They may need a little premium to motivate them, but it's well worth it, as long as it's not very much. Sometimes they may be glad just to get the coinage out of their way for their deposits, and so may do it for free.

Stop by Businesses and Ask Them

I've managed a number of businesses through the years, and at the end of the day we always had rolls of coins that have to be dropped off at the bank . It could make sense to talk managers of stores in order to have another outlet to acquire coins. I think this is one many people wouldn't think of.

Remember, all of this works great as long as the new nickels aren't released into circulation. Once that happens, you will have the same problems you have with pennies; the need to sift through them to find those with the metal content.

Why the Variety of Places and Strategies to Acquire Nickels?

Now why have I thrown out so many different ways to acquire nickels for you? Because in the not too distant future, there will be a shortage of nickels from the time the new nickels are minted.

It'll take some time, as people won't be too concerned about it until the base metal content probably doubles. Around there, everyone will start to hoard their nickels to make a few bucks.

At that time, those who have a variety of places to acquire nickels will be the most profitable.

If you start now, it won't be a factor for several years, and you'll have a head start on your competition.

Storing Nickels

I'm sure in the back of everyone's mind who is reading this article is how will these coins be stored.

One person who has started acquiring a substantial amount of nickels uses a "standard U.S. military surplus .30 caliber size can." He says that particular can will hold $188 of rolled quarters in them.

The point is, something of that size, no matter what the former use, will work great. You can find them at gun shows or at almost any military surplus store.

Keep in mind that if you attempt to use a larger container the added weight makes it difficult to carry. Reinforced containers you can buy also work well.

Also be aware when you store your quarters that you don't do it in an attic or place them anywhere in the same place once you start to accumulate a significant number of them. Even your main floor may not be enough once you start to accumulate a lot of nickels

The best place is to store them on a concrete floor. A pallet on a concrete floor would be the best, as it would protect the wrapped coins from moisture. Just don't use the flimsy pallets. If you can find pallets used for concrete they're really good, as they can hold a lot of weight.

You could also place them in a plastic storage tub if it's on concrete, as the concrete would reinforce the plastic, relieving pressure on the bottom. That works well as long as you don't move them and the bottom is flat. Plastic bottoms which aren't flat would probably end up breaking under the pressure of the weight.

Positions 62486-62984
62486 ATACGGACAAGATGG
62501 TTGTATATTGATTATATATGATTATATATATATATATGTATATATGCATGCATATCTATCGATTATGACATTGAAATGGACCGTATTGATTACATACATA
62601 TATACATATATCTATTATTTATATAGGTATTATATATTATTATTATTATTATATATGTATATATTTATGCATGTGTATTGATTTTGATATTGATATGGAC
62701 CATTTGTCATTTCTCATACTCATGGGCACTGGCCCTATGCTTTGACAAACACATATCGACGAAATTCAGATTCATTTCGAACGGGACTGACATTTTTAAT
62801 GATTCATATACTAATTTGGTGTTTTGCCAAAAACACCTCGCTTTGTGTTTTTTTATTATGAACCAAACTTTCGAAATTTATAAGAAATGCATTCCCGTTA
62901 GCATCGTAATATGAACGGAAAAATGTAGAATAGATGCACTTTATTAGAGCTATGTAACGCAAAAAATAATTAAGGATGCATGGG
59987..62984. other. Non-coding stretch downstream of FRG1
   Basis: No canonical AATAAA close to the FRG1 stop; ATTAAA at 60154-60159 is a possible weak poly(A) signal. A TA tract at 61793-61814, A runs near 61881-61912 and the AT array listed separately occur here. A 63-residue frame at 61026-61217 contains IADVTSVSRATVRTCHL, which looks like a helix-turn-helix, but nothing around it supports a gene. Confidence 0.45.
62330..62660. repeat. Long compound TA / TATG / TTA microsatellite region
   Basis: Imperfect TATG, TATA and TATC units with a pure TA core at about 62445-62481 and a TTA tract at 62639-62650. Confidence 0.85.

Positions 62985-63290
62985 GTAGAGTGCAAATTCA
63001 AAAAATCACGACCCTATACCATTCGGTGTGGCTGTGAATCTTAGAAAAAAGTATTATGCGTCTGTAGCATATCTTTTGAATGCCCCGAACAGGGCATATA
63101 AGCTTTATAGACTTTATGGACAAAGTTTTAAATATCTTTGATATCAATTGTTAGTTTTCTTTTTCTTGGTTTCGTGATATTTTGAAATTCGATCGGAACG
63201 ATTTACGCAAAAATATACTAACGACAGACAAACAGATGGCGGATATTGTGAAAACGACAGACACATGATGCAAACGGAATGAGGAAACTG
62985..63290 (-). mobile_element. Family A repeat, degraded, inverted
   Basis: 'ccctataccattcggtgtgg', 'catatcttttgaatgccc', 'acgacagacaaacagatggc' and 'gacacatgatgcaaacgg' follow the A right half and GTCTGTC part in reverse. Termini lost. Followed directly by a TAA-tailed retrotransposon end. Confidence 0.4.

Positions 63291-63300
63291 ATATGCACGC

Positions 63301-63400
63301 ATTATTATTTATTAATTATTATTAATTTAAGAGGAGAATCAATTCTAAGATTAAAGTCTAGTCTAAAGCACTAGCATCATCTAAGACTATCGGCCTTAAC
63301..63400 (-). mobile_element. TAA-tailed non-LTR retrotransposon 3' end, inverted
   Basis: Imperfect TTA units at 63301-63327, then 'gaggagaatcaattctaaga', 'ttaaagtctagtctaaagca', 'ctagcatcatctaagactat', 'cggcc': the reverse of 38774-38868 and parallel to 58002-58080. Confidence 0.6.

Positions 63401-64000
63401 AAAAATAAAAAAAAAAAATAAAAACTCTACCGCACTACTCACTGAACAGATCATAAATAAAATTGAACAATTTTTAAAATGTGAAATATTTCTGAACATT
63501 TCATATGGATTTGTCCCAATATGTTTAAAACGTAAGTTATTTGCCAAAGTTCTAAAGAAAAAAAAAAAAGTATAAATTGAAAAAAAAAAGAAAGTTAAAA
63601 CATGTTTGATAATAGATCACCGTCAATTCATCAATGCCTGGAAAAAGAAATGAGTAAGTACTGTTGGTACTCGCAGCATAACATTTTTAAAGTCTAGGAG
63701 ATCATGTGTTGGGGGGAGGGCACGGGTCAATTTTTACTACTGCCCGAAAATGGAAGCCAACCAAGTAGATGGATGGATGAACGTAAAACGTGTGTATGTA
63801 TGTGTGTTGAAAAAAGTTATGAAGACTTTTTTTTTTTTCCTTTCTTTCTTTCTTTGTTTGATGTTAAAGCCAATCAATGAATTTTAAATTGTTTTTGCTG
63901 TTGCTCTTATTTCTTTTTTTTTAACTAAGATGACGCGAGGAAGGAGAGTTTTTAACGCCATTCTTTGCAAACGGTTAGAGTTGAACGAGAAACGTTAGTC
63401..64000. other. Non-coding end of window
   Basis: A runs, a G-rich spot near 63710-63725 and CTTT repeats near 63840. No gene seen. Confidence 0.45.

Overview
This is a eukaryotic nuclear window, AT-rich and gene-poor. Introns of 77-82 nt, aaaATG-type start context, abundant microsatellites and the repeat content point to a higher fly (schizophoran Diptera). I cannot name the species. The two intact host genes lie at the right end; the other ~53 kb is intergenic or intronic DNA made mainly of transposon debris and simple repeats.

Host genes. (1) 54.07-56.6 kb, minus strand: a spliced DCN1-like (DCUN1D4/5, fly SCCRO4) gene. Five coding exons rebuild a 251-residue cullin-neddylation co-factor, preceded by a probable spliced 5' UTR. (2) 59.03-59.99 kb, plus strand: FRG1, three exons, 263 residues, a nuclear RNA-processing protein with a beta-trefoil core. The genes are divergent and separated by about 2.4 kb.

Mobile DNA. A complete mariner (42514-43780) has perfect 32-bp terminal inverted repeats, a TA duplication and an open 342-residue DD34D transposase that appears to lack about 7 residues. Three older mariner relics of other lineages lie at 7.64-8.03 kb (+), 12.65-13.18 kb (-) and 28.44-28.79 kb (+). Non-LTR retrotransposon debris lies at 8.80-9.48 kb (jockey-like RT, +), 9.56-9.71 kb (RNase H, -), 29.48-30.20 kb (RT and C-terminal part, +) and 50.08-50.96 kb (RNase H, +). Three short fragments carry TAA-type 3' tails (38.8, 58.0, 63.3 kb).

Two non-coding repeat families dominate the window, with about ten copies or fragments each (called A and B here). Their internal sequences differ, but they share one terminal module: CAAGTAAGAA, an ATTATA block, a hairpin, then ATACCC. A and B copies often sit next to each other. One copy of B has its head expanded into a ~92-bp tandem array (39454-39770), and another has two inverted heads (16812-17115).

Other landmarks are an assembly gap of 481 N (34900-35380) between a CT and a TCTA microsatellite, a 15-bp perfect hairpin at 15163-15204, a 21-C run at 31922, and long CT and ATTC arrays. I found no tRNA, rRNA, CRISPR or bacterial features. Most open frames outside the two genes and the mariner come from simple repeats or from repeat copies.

Meltdown Laws

If you're familiar with the law, in December 2006 Congress passed a law which makes it illegal to melt down nickels or pennies, or to export them in bulk.

That will probably change after new nickels and pennies are circulated. Even now a bill before Congress for pennies made before 1982 to be exempt from the melting ban has been introduced.

That really doesn't matter though, as once the value of the base metal starts to climb, a new investors' market will emerge, and whether they can be melted or not will no longer be relevant.

Will New Nickels be Brought to Market?

The only question left is whether or not new nickels will be in fact brought to market. Or, what if the government decides to drop the use of nickels in the economy altogether?

The first is already being pushed, and with the cost of producing a nickel and penny over double the value, it's only a matter of when, not if, new nickels and pennies will be circulated.

As for the latter concern, some have asked about pennies in that regard, and the response has been dropping of pennies from the economy hasn't been something that is under consideration.

Either way, the base metal value will rise, and in the future that will determine the overall market for nickels, nothing else.

Investing in Nickels and Interest

What about losing the interest you may get on money you invest in nickels?

First, it has already been communicated that for at least the next couple of years there will be no boost in interest rates. And depending on the health of the economy, there is unlikely to be any major move after that, if at all.

But even if there is some increase in say about five years, inflation will push up the cost of commodities, including the nickel and copper components making up the nickel. Over the next decade that should easily outpace any increase in interest you may receive from a bank account or other type of money market fund or cash investment.

That's not to say someone should tie up a big percentage of their money in nickels, just that those who do make the investment are going to do very well with whatever amount of money they do commit.

Value of Paper, Fiat Money

The value of paper money is rapidly diminishing, as it's being created out of thin air with nothing (fiat) to back it up.

Those who hold commodities, and specifically commodities in the form of nickel and copper in nickle coinage, will get a nice return on their money over time, as a completely new investor market comes into being.

Anyone getting in now will be far ahead of those who try to get in when the nickel shortage actually begins. That will be measured by the value of the base metal of the nickel Now is the time to acquire nickels before that time comes and they're harder to find and more costly to accumulate.

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Comments 4 comments

Queen Bumble Bee profile image

Queen Bumble Bee 4 years ago from My Queendom

It is easy to buy coins and spend money. BUT how do you sell them and MAKE money later? I would like to hear more about that.


Barbara Kay profile image

Barbara Kay 4 years ago from USA

I shared this on Facebook. I've heard something about this before and will be sure to start saving them.


Doug Cutler profile image

Doug Cutler 3 years ago from Temperance. Mich

Very good info. When was this written? The last comment was 17 months ago. The newest info I found is dated May 2013. Says the new proposed coin will be stainless steel with a melt value of only about 1/2 cent.


Silver Savior 11 days ago

I have been doing this atleast since 2006. I save all my pennies and nickels also purchase collections. I use cash all the time and have not spent a penny or nickel since 2006.

This is a great way to save for the future with something actually real. Thanks for the article.